Control your sugar levels this Christmas
With a wealth of food available during the Christmas season, it can also be a trying time, especially for those with health conditions such as diabetes. Keeping disciplined to control sugar levels and portions can be particularly difficult.
Here are a few tips for enjoying sensible eating at Christmas.
COMMIT YOURSELF TO A FOOD PLAN:
It’s very easy to get carried away by what’s on the table. To reduce the chance of this happening, plan how much you intend to eat and make a point of sticking to it. If you are not cooking, find out what will be served in advance.
DIABETES AND ALCOHOL:
Don’t forget to factor in that alcohol contains high calorie content and also causes sugar levels to fluctuate. Plan how much, or whether you will drink and stick to this, too.
AVOID FEELING HUNGRY FOR TOO LONG:
If the meal is taking longer to prepare, it can lead to an unusually long period of hunger and anticipation. Say you actually wanted to overeat, the best way would be to make yourself very hungry before eating.
One way to avoid being so ravenous is to break the delay. Protein and/or non-starchy, vegetable-based pre-meal snacks are a good choice as they are filling and slowly broken down.
HAVE A GLASS OF WATER BEFORE EATING:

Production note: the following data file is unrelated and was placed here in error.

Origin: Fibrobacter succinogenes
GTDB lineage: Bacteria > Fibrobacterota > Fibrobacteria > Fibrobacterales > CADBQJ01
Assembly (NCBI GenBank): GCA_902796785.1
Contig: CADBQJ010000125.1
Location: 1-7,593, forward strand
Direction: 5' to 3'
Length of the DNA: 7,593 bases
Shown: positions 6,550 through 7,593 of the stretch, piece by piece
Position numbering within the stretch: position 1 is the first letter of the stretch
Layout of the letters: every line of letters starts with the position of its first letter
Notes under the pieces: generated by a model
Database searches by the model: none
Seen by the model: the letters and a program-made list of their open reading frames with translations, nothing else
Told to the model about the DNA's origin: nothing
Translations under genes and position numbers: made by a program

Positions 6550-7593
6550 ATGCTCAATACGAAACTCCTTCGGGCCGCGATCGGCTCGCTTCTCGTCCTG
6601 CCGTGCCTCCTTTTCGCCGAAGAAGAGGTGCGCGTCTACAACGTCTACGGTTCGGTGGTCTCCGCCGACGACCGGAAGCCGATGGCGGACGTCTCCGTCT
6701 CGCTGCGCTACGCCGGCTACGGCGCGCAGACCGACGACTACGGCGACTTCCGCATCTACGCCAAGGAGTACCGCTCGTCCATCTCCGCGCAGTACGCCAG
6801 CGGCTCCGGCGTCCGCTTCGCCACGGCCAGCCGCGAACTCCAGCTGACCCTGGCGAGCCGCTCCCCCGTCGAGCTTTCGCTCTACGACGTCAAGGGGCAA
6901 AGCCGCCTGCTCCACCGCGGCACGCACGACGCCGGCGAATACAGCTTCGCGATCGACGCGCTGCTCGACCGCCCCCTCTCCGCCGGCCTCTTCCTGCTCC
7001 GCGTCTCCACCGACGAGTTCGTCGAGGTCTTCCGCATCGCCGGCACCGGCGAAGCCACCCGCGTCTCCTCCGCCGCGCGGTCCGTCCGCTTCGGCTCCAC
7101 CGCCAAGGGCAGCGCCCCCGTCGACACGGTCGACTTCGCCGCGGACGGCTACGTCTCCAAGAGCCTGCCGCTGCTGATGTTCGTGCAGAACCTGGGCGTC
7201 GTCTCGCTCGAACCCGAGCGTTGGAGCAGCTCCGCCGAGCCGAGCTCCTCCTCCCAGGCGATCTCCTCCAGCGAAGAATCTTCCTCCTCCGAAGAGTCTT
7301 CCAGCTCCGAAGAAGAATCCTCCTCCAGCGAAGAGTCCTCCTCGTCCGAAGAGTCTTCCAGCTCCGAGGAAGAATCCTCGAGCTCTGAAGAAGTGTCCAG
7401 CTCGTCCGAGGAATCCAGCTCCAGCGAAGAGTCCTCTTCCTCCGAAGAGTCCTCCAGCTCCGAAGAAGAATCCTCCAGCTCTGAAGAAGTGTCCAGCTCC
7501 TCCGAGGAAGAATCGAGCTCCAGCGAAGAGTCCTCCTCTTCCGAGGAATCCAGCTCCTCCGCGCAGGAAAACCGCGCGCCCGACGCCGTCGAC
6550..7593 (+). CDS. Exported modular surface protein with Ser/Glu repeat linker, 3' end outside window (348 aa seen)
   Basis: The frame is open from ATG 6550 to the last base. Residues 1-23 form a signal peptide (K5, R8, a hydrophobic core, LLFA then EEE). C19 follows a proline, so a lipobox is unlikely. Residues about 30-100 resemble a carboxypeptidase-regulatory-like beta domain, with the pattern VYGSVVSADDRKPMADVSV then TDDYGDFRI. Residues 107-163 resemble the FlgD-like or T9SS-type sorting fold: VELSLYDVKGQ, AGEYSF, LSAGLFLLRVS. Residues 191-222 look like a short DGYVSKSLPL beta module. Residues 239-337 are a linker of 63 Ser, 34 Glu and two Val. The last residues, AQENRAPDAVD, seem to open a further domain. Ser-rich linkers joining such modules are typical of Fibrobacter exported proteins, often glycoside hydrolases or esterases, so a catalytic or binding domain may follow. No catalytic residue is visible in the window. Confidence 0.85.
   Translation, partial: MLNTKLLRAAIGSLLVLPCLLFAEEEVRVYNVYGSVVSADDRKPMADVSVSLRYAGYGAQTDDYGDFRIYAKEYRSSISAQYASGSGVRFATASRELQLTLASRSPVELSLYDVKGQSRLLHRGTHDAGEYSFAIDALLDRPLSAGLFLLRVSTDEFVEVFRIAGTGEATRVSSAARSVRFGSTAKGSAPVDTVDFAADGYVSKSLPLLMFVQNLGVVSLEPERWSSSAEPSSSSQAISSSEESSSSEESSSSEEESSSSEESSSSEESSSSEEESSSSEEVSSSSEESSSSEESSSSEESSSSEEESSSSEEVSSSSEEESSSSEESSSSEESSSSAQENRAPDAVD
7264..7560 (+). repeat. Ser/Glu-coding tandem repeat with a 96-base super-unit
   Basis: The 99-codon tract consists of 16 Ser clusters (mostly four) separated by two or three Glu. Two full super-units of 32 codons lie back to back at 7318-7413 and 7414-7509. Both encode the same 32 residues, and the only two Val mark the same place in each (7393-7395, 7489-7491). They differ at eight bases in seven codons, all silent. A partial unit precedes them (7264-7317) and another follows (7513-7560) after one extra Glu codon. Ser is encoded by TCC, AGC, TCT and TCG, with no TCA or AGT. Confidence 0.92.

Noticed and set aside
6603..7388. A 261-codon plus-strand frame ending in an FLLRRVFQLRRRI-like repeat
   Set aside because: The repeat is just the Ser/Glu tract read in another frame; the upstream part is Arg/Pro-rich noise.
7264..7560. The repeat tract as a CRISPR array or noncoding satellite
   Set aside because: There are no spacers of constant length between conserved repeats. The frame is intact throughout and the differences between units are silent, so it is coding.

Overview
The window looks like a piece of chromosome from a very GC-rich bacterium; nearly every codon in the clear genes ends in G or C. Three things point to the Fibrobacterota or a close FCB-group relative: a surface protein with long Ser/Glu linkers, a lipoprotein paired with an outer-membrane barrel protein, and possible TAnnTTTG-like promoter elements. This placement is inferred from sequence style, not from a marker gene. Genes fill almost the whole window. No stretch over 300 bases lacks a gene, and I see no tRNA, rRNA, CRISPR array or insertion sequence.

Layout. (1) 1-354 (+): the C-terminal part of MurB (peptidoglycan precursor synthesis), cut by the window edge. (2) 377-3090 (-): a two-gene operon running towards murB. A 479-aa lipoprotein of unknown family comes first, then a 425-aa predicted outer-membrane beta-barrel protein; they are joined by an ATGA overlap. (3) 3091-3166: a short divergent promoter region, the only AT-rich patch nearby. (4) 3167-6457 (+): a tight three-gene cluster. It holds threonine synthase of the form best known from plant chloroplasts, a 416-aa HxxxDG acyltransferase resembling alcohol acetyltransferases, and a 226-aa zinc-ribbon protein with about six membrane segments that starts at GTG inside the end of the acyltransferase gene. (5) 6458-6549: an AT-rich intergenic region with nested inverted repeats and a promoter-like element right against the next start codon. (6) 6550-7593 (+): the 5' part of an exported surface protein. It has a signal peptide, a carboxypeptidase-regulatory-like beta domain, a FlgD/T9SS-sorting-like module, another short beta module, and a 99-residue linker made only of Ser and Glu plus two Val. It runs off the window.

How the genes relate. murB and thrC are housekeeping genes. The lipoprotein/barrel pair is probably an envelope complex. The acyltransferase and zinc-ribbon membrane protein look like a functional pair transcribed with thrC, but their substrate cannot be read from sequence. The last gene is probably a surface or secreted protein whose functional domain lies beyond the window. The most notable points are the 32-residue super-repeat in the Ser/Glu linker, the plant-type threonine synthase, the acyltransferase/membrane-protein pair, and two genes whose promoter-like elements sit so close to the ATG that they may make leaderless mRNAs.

Having a glass of water before you start your meal is an easy and effective way of reducing your food intake; it makes you feel full earlier on, thus reducing your appetite.
BASE YOUR MEAL ON NON-STARCHY VEGETABLES:
Base your meal on non-starchy vegetables. Vegetables are the staple of sensible eating. Make sure that vegetables account for a good percentage of your plate.
Eating with the family is a nice occasion, but if you’re a fast eater it can make things more difficult. If others are still eating, you may be tempted to have another helping. Eating slowly will help with this, and will also allow you to savour and better enjoy the food you’re eating.
DON’T FEEL GUILTY ABOUT TURNING OFFERS DOWN:
Any food you eat is going to end up in your blood stream and on your body, so don’t feel shy about turning food down. Feeling stuffed can be quite unpleasant by itself, and it’s also worth bearing in mind that the body’s natural reaction to having to digest a particularly large meal is to release extra sugar into the bloodstream.
WALK AWAY FROM THE CRAVING:
If temptation is proving a taxing task and hard to avoid, it can help to literally walk away from the craving. A 20-minute walk in the crisp air should be enough to increase endorphins and serotonin, which can help to overcome cravings.
TEST YOUR BLOOD SUGAR WHERE POSSIBLE:
If you self-test, commit yourself to testing your blood sugar more regularly over the Christmas period, to catch those blood sugar fluctuations early.